Pedestrian Accident Attorneys In Omaha, Nebraska
Being involved in an accident is a scary experience, but it can be more traumatizing if you are a pedestrian and find yourself hit by an oncoming car. There are laws in place to help if you’ve been in a pedestrian accident, but you may need help pursuing a personal injury claim and proving fault. At Salerno & Leavitt, we have over 30 years of experience helping clients find success with personal injury claims, and we are ready to help you too. If you are in the Omaha, Nebraska, Council Bluffs, Iowa area, call us today to start working toward the compensation you deserve.
The most crucial part of personal injury cases is determining liability. If you’re a pedestrian hit by a car, the driver is almost always responsible. However, a pedestrian must exercise reasonable care when crossing streets, walking near traffic, or driveways. For example, the right of way law states that cars are required to yield to pedestrians when people are crossing at a marked or unmarked crosswalk; however, if a pedestrian is crossing elsewhere, it is required to yield the right of way to oncoming traffic. If you can prove the driver had a reasonable responsibility to protect the pedestrian, and neglect that duty, you will generally have grounds for a claim for your injuries.
Other hazardous circumstances resulting in a pedestrian accident include falling and injuring yourself on a defective sidewalk, cracks in the pavement, unclean areas, or snowy and icy conditions. Each of these hazards contributes to an accident.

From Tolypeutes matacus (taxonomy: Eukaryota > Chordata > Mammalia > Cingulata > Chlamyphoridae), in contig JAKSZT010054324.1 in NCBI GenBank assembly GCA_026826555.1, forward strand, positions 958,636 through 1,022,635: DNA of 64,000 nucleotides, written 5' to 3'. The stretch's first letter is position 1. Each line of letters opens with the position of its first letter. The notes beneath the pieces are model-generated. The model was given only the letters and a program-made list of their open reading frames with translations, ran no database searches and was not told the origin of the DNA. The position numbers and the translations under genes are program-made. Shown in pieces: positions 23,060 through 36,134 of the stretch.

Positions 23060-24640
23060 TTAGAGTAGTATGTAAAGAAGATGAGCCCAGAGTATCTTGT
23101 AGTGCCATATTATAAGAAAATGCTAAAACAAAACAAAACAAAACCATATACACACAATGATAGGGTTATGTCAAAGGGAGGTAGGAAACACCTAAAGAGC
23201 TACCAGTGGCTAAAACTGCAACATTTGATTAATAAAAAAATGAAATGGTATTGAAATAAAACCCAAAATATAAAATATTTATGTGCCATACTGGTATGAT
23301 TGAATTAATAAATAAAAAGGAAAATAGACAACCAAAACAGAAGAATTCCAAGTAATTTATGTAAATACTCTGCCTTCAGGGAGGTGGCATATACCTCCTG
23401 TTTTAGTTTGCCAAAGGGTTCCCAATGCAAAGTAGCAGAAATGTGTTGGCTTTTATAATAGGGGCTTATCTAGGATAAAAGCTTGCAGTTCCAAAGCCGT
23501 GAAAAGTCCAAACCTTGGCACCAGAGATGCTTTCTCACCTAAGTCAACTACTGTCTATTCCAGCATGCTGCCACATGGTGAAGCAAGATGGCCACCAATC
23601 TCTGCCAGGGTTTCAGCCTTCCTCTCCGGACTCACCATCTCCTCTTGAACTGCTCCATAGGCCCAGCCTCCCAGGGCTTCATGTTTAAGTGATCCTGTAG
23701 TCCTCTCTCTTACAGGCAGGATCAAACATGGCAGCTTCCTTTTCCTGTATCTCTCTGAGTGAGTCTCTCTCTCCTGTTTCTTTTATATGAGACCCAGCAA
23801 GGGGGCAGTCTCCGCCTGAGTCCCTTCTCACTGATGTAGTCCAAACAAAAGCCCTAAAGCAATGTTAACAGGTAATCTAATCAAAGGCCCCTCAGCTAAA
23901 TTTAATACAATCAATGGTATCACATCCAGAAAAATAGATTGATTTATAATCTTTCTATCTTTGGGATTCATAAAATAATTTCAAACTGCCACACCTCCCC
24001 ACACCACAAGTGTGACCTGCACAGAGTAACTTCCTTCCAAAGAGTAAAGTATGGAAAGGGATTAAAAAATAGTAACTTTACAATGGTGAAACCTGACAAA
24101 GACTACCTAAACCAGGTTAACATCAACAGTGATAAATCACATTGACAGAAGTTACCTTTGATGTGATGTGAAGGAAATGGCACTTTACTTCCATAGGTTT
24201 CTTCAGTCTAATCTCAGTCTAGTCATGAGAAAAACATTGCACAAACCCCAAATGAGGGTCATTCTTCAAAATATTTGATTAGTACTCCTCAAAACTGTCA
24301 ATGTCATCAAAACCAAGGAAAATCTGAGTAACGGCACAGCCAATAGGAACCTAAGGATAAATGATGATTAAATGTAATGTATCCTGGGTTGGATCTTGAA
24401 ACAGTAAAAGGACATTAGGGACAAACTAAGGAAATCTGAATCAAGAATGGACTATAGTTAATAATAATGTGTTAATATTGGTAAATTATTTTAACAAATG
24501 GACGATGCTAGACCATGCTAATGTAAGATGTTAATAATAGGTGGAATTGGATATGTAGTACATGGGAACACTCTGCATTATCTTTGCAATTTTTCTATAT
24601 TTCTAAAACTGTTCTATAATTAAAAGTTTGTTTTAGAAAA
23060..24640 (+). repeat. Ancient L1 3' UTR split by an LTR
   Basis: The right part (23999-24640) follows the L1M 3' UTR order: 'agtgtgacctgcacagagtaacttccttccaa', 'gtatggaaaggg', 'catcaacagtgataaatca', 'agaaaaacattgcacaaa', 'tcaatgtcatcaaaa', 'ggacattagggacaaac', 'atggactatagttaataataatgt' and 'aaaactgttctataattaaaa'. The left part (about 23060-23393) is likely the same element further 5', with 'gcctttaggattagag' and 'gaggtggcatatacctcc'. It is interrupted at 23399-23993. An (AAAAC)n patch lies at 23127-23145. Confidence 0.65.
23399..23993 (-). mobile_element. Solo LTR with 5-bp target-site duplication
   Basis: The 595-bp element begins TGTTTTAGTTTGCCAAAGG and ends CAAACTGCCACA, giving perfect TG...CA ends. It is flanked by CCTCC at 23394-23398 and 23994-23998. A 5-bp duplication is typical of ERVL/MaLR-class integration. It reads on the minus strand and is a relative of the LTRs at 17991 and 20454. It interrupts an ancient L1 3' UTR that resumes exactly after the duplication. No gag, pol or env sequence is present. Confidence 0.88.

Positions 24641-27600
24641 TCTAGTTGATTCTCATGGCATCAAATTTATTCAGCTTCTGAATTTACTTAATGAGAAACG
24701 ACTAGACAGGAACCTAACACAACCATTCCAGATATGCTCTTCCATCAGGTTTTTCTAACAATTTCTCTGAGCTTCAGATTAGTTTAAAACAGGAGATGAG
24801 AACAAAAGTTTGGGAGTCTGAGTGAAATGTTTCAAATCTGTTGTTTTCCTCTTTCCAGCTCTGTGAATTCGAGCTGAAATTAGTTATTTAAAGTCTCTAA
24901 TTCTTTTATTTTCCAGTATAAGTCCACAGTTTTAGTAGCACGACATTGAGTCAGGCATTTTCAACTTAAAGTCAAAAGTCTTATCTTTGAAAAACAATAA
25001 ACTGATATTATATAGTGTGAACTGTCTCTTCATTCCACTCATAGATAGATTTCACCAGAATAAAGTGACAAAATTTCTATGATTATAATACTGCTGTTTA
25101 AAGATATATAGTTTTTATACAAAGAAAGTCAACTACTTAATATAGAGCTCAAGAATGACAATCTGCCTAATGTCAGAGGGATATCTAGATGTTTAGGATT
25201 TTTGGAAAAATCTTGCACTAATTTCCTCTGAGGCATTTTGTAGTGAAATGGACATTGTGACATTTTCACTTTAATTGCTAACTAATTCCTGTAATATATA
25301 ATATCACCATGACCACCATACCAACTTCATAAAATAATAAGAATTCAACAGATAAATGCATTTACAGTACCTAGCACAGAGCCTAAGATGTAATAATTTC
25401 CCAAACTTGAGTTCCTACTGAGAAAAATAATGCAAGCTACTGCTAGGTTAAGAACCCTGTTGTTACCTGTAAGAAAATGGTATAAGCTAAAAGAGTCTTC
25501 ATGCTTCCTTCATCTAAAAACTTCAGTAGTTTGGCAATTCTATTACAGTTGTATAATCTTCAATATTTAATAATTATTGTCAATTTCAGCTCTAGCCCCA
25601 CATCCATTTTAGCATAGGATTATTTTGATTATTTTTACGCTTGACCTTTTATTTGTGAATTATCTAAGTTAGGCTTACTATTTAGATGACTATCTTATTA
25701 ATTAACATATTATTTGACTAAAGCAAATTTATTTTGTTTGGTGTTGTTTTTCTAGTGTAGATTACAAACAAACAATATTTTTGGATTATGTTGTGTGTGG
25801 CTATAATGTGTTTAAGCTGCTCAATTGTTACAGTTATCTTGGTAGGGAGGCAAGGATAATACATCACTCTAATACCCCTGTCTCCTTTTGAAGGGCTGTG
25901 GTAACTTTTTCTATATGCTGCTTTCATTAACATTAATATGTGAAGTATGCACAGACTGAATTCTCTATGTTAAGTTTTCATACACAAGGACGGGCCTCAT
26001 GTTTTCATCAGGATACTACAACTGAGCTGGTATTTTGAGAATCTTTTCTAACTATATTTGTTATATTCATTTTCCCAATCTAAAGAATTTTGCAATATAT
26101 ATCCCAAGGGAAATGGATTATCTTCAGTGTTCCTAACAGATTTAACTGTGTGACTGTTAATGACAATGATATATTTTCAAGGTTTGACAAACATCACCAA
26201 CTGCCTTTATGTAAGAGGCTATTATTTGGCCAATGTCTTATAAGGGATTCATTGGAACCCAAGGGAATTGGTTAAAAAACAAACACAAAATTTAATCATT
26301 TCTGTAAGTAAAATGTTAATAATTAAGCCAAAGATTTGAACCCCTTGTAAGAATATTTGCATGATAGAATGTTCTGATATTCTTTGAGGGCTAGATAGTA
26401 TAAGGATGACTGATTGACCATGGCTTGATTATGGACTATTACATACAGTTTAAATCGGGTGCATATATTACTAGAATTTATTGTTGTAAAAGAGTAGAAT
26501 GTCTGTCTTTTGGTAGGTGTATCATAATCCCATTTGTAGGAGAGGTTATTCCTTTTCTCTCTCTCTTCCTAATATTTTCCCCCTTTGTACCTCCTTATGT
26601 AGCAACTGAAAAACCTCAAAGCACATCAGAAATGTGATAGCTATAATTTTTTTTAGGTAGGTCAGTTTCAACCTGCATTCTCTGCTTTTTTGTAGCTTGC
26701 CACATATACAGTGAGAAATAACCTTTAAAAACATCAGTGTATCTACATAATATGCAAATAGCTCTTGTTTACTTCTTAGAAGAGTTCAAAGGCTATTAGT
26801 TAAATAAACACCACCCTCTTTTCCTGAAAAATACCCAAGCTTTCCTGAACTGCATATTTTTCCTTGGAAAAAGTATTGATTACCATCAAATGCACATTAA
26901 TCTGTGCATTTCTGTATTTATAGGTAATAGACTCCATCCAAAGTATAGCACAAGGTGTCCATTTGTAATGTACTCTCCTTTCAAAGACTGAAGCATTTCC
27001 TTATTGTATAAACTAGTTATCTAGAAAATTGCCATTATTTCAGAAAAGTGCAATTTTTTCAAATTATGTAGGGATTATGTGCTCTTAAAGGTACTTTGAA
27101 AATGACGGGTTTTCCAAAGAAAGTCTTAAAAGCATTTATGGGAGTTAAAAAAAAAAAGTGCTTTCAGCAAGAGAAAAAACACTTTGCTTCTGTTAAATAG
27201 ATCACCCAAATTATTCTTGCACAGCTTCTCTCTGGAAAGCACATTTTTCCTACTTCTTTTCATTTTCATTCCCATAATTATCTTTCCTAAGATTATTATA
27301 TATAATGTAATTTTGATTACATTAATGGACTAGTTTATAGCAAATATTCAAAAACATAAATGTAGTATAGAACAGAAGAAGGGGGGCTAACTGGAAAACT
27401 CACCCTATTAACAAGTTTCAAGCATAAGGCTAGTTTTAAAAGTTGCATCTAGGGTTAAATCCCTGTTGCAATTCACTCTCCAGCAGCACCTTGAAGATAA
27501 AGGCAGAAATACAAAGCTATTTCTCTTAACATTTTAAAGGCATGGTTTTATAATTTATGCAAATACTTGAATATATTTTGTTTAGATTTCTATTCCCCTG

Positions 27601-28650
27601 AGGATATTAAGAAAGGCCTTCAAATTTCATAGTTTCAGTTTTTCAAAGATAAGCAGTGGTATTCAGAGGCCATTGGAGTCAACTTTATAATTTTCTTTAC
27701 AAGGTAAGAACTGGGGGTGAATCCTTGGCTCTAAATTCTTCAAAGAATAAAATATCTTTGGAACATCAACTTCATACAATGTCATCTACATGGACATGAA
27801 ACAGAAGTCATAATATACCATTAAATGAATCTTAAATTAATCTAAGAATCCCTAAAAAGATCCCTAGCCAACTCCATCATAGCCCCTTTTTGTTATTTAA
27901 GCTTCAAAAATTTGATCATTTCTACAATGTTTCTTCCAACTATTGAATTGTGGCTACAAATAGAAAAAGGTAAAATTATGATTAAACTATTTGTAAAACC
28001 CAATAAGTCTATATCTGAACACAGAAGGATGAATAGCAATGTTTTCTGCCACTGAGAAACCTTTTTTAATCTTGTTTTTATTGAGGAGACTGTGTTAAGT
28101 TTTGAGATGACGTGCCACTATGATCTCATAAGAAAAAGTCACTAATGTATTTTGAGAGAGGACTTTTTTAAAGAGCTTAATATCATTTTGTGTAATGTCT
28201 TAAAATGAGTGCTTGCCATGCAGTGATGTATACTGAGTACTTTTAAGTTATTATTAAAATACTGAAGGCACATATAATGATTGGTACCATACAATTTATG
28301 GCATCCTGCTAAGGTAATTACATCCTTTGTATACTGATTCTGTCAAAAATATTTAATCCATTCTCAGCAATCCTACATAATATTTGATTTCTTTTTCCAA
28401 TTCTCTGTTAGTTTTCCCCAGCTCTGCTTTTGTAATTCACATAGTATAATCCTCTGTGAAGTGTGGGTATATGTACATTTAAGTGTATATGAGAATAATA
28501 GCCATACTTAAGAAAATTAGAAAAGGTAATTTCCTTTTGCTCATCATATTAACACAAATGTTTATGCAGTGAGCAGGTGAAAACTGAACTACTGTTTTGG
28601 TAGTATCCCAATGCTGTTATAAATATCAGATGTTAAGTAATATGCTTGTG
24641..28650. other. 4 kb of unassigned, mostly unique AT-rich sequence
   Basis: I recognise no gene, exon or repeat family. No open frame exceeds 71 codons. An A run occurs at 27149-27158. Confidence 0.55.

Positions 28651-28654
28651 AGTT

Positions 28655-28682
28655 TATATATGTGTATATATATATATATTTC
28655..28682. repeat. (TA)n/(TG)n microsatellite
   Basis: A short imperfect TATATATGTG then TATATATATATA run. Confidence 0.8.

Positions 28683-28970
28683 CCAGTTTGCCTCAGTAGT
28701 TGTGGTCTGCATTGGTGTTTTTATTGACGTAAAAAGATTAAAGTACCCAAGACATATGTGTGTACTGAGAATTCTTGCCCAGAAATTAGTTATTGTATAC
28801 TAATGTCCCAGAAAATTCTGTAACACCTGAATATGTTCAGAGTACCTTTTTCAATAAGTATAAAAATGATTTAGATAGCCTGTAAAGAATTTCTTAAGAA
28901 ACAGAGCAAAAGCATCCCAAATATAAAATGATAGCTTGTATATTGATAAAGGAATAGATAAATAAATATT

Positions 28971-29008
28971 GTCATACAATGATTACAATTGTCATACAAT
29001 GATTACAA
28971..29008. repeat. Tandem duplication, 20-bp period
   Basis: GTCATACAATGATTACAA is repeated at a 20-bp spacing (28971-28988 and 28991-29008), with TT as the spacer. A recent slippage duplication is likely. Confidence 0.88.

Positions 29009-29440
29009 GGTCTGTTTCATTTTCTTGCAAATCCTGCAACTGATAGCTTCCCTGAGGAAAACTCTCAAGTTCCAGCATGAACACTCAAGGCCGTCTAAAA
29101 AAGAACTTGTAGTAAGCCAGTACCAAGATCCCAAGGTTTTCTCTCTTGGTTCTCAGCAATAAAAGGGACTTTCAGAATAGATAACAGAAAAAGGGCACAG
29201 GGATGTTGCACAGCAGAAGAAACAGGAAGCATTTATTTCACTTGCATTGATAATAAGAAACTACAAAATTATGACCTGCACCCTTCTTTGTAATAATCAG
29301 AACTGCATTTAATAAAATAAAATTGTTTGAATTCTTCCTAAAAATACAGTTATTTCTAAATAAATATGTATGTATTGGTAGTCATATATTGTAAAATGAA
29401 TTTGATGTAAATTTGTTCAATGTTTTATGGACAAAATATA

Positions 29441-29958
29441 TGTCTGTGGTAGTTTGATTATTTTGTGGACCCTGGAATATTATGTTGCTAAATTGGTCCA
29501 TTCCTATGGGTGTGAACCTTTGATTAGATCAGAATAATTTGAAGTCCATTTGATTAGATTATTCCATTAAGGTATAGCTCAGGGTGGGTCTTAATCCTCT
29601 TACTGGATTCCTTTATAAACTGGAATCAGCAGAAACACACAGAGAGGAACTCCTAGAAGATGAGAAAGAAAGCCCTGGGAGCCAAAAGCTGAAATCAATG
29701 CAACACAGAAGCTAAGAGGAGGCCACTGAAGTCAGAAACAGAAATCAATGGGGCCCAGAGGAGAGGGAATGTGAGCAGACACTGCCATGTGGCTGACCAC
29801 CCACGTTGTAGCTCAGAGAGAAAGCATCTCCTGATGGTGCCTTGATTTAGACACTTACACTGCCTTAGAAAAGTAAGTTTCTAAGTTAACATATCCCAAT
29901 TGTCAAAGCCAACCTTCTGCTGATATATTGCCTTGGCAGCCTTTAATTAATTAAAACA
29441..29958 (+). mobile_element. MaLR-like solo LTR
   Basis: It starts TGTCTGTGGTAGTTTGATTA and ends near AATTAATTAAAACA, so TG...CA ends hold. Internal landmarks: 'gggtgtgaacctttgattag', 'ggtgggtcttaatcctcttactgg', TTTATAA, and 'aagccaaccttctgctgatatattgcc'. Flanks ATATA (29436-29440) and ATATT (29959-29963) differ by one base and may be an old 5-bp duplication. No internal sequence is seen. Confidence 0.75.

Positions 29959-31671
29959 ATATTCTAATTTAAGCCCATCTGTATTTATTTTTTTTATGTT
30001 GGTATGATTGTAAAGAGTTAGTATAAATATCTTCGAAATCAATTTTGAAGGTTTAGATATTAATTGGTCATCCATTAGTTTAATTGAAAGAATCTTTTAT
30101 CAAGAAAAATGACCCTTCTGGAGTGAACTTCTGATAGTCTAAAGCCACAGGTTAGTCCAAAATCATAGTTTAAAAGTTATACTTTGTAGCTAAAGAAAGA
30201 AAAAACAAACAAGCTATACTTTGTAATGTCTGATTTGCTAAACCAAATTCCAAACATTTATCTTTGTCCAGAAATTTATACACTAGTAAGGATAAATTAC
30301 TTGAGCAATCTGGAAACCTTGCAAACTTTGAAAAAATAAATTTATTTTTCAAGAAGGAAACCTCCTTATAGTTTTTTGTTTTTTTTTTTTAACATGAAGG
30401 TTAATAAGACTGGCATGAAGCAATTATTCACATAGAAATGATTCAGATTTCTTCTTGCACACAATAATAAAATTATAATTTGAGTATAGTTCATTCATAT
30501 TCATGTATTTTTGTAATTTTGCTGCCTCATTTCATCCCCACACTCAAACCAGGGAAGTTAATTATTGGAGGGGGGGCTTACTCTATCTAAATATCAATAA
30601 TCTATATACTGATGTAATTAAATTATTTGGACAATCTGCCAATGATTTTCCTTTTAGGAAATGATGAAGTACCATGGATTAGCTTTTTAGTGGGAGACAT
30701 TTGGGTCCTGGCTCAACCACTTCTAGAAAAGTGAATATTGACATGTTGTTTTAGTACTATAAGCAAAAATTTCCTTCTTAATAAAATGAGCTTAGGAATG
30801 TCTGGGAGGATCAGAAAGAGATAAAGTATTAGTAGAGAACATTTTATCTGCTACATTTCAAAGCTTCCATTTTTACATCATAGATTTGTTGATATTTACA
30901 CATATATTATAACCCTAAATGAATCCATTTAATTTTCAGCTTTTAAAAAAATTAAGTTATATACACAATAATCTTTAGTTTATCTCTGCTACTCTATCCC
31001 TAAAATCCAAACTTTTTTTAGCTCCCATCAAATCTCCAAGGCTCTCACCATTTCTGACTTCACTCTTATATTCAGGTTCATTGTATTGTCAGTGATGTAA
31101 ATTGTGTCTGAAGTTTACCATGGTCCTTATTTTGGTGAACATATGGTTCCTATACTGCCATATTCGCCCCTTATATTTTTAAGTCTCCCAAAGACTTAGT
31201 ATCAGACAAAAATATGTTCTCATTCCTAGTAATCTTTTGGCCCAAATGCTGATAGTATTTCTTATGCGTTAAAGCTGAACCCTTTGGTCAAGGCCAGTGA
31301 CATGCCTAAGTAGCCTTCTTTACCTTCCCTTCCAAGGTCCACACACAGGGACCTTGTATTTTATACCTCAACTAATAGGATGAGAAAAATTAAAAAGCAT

Determining fault differs between Nebraska and Iowa. Nebraska is a comparative fault state which means liability is shared between the victim and the driver. But, if the victim is found to be more than 50% at fault, the victim cannot seek damages. Iowa is known as a modified comparative fault state. Like Nebraska, fault in Iowa is shared among multiple parties, but if the victim is more than 51% responsible, the victim is barred from seeking damages. In both states, the amount of compensation you ultimately receive is reduced by your portion of fault.
You can seek any damages that are directly related to your injury; therefore, the extent to what you receive depends on your specific situation. Typically you can pursue compensation related to medical expenses, lost wages, and pain and suffering.
Statute of Limitations
The statute of limitations refers to the time frame you have to file a personal injury or wrongful death claim. In Iowa, you have two years from the date of the accident to file, but in Nebraska, you have four years. You must start your claim before this time period is over, or else your claim is thrown out.
What Steps Should You Take Next?
It can be hard to think of the correct steps to follow immediately after an accident. The most crucial step is to get medical attention as soon as possible. You should always seek medical attention, even if you do not show any signs of injury. Many times injuries will not be noticeable at first, and you’ll need to provide medical evidence along with your claim. The next step is to contact one of our experienced personal injury attorneys. Both of our personal injury attorneys can help you gather evidence for a claim and negotiate any settlements on your behalf.
If you’re representing a loved one who was incapacitated or lost life due to a pedestrian accident, you first must ensure you’re the legal personal representative of the deceased. You’ll also need to work closely with one of our attorneys to gather the documentation to pursue your claim. This can include medical records, receipts from funeral expenses, proof of employment and salary, and any other evidence associated with the accident.
Pedestrian Accidents Attorneys Serving Omaha, Nebraska
At Salerno & Leavitt, we believe that everyone deserves the help of a dedicated advocate who will help pursue fair and just compensation. If you or a loved one has been the victim of a pedestrian accident, call our office today. We are proud to serve clients on both sides of the border in Omaha, Nebraska, or Council Bluffs, Iowa.
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